Harvey drives budget spending
By Richard Lee
Special to The News
AUSTIN — The Senate approved this week $8.4 billion in additional spending, $6.1 billion of it in state funds, to cover extra costs incurred over the last two years.
This happens every session, as budgets are written prospectively based on projections of costs and revenue, and actual income and expenses have to be reconciled with the estimates. What’s unusual about this session’s supplemental budget bill is that Texas experienced the most costly storm in U.S. history during the interim, and the Senate proposal would spend billions to pay for damage, relief and recovery efforts for Hurricane Harvey. In order to pay for that, among other costs, the bill would use $4.4 billion from the state’s Economic Stabilization Fund.
“Now I realize those are big numbers,” said bill author and Finance Committee chair Sen. Jane Nelson, R-Flower Mound. “But $3 billion of this package is due to Harvey, which we knew was going to have a significant price tag.”
Just over $900 million of those “rainy day,” or reserve funds, would go toward public schools in areas ravaged by Harvey. Schools are entitled to an amount of money based on their student population, and these areas saw those numbers fall as families were displaced and students moved away.
Additionally, public education is paid for mostly though local property taxes, and those collections could be down significantly due to storm damage decreasing local property values. The supplemental budget would help those districts maintain services by covering some of the money lost due to fewer students and lower tax collections.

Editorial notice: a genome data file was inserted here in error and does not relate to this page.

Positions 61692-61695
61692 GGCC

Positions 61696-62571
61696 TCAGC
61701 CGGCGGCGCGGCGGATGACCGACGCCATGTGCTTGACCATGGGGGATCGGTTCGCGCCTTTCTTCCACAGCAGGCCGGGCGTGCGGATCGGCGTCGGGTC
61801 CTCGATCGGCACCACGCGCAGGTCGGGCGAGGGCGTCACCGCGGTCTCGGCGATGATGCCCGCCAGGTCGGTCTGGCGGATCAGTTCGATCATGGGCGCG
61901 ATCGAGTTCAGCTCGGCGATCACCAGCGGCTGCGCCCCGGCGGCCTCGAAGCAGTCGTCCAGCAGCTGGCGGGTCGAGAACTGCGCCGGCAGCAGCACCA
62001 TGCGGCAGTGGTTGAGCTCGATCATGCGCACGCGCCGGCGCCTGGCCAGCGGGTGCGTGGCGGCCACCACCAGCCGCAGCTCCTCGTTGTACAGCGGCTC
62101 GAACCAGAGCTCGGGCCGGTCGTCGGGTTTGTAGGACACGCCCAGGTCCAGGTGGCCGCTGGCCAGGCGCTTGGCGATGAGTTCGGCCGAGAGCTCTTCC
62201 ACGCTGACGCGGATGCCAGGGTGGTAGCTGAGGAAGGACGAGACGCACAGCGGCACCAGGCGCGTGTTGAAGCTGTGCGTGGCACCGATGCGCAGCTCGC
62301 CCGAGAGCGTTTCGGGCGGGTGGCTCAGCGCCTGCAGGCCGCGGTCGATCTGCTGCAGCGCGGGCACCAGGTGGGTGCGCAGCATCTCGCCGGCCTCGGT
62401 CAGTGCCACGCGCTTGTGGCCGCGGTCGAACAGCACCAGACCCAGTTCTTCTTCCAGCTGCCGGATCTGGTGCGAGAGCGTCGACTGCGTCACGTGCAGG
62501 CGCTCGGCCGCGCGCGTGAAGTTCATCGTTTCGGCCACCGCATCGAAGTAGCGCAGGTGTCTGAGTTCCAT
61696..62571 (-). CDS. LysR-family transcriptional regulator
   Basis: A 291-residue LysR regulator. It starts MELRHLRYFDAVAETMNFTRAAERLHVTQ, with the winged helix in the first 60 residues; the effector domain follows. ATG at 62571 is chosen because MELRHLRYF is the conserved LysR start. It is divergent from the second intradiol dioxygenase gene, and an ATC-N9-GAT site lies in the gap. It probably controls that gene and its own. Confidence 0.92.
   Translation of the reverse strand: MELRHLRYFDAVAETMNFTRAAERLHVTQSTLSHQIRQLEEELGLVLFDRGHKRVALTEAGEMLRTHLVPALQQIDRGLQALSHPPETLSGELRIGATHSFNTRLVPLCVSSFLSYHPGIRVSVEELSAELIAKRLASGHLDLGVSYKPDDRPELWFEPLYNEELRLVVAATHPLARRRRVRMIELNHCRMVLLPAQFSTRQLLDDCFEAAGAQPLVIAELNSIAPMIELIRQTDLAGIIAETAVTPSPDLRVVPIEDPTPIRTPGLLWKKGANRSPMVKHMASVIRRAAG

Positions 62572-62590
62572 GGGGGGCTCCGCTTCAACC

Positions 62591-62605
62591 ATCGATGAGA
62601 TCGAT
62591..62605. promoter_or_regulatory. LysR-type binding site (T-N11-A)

Some $800 million would go to create the Texas Infrastructure Resilience Fund, to pay for a statewide flood plan to mitigate the effects of the next storm, and another $800 million to help cities and counties participate in federal aid programs requiring local fund matches. Other expenses paid out of rainy day funds include $100 million to harden school campuses following the 2018 Santa Fe High School shooting and $542 million to cover shortfalls in the state’s teacher pension program.
In committee action this week, the Senate State Affairs Committee approved a proposal Thursday by chairwoman Joan Huffman, R-Houston, to avoid future shortfalls in the Teacher Retirement System, like the one paid out in this session’s supplemental budget. Providing monthly annuity payments to 420,000 retired teachers and public school employees, the fund has about $47 billion in unfunded liabilities. Huffman said that number is projected to grow to $124 billion by 2050 without legislative intervention.
“Without a long-term, cost-efficient proposal like this, TRS retirees may never see another [cost-of-living adjustment], as the Legislature cannot grant a benefit enhancement by law unless the fund is actuarially sound,” she said. That means the fund must be able to pay off its outstanding obligations within 31 years.
Huffman’s plan, Senate Bill 12, would gradually increase the contribution rates from employees, districts and the state over the next few years. Contributions from active employees would grow to 8.25 percent, up from 7.7 percent today, and the state would increase its share from 6.8 percent of payroll to 8.25 percent by fiscal year 2024.
Most public school employees, 96 percent, don’t participate in federal Social Security, and districts would up contributions for those employees from 1.5 to 2 percent of payroll by fiscal 2025. Under Huffman’s bill, retirees would be eligible for a one-time, $500 check payable in the next biennium, and the fund would become actuarially sound.
“I understand that this is a significant financial commitment from the state and other contributors, but this plan is far more cost efficient than simply attempting to contribute one-time infusions of cash every so often,” Huffman said. The bill now heads to the full Senate for consideration.